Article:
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Pre-election Economic & Fiscal Update 2011

Treasury and Inland Revenue Tax Forecasts

In line with established practice, Inland Revenue has also prepared a set of tax forecasts, which, like the Treasury's tax forecasts, is based on the Treasury's macroeconomic forecasts. The two sets of forecasts differ from each other because of the different modelling approaches used by the two agencies and the various assumptions and judgements made by the forecasting teams in producing their forecasts.

The Treasury's total tax forecasts are higher than Inland Revenue's in every June year from 2012 through to 2016 by, on average, $0.7 billion pa, a difference of approximately 1% of total tax revenue. The difference is spread across all of the major tax types, although Inland Revenue forecasts overall higher net other persons tax.

Table 9 - Summary of Treasury and Inland Revenue forecasts of total Crown tax revenue
Year ended 30 June
$billion
2012
Forecast
2013
Forecast
2014
Forecast
2015
Forecast
2016
Forecast

Source deductions

         
Treasury 21.3 22.7 24.3 26.1 27.8
Inland Revenue 21.0 22.5 24.2 25.9 27.7
Difference 0.3 0.2 0.1 0.2 0.1

Corporate taxes

         
Treasury 8.4 8.8 9.5 10.0 10.3
Inland Revenue 8.2 8.5 9.1 9.5 9.6
Difference 0.2 0.3 0.4 0.5 0.7

Goods and services tax

         
Treasury 15.1 16.2 17.4 18.4 19.3
Inland Revenue 15.1 16.0 17.2 18.2 19.1
Difference - 0.2 0.2 0.2 0.2

Other taxes

         
Treasury 10.2 10.9 11.7 12.4 13.2
Inland Revenue 10.1 10.8 11.7 12.6 13.5
Difference 0.1 0.1 - (0.2) (0.3)

Total tax

         
Treasury 55.0 58.6 62.9 66.9 70.6
Inland Revenue 54.4 57.8 62.2 66.2 69.9
Difference 0.6 0.8 0.7 0.7 0.7

Total tax (% of GDP)

         
Treasury 26.0 26.4 26.8 27.2 27.5
Inland Revenue 25.7 26.1 26.5 26.9 27.2
Difference 0.3 0.3 0.3 0.3 0.3

The Treasury's and Inland Revenue's source deductions (mainly PAYE) are similar to each other, with the average difference across all five years being less than 1%.

In corporate tax, the Treasury's view of current corporate profitability is higher than Inland Revenue's view. This in turn causes the Treasury's corporate tax forecast to be higher than Inland Revenue's in 2012 and the gap persists through the forecast period as the Treasury's 2012 profit assumption raises the base level of profits through all forecast years. In addition, the Treasury's forecast includes a more cyclical recovery than Inland Revenue's in that it has tax loss usage abating from 2014 onwards. This increases the gap between the two forecasts as Inland Revenue has made no explicit assumption regarding the level of tax loss usage in the forecast period.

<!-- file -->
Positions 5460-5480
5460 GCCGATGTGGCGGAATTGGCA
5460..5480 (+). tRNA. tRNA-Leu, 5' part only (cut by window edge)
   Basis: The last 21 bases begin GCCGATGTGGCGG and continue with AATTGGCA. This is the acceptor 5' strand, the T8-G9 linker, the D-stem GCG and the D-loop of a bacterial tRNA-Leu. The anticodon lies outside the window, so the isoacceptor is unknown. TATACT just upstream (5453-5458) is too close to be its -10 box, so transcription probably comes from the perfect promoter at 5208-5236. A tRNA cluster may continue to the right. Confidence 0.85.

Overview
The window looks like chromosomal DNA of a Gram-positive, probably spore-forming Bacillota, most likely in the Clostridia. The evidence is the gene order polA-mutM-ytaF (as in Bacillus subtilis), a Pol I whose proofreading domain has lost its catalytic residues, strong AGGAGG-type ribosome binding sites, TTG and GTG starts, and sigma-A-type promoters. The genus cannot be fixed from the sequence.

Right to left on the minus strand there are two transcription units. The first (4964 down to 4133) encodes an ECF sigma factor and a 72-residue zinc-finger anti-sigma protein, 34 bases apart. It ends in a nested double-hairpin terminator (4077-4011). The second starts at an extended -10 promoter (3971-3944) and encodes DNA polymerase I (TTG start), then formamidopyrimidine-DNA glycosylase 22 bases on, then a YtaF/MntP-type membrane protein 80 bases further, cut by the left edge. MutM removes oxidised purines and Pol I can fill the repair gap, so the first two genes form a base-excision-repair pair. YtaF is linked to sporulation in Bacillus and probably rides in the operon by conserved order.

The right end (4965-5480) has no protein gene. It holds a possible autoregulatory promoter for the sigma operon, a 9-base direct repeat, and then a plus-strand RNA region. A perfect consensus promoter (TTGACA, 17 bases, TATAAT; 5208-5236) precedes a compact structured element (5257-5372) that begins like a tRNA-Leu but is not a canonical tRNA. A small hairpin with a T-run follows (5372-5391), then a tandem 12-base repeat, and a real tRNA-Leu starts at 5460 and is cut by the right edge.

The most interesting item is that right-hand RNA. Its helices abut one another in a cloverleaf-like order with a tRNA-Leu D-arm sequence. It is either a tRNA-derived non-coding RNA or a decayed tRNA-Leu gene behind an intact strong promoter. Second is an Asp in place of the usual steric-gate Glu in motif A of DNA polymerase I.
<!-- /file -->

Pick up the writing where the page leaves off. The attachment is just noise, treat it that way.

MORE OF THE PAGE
The difference in the GST forecasts is caused by the different treatment of residential investment in the respective forecasting models. The Treasury's GST forecasting model explicitly includes forecasts of residential investment as an input whereas Inland Revenue's forecasts of GST related to residential investment are judgement based. Residential investment grows strongly in the Treasury's macroeconomic forecast over the year ending June 2013 and the difference in approach is reflected in the Treasury's higher GST forecast from 2013 onwards.

Forecasts of other taxes, in total, are broadly similar to each other, with some offsetting differences across various minor taxes. For instance, Inland Revenue's forecast for other taxes is higher than the Treasury's in 2015 and 2016 owing to different judgements around the cyclical profile of refunds to individuals. Inland Revenue expects that refunds to individuals and business (other persons) will abate once the recent spate of ‘catch up' refunds for salary and wage earners runs its course and will settle out at a lower level. The Treasury considers that refunds to businesses and individuals (other persons) will remain at a higher level.

  • Table 10 ­- Treasury and Inland Revenue forecasts of tax revenue (accrual).
  • Table 11 - Treasury and Inland Revenue forecasts of tax receipts (cash).
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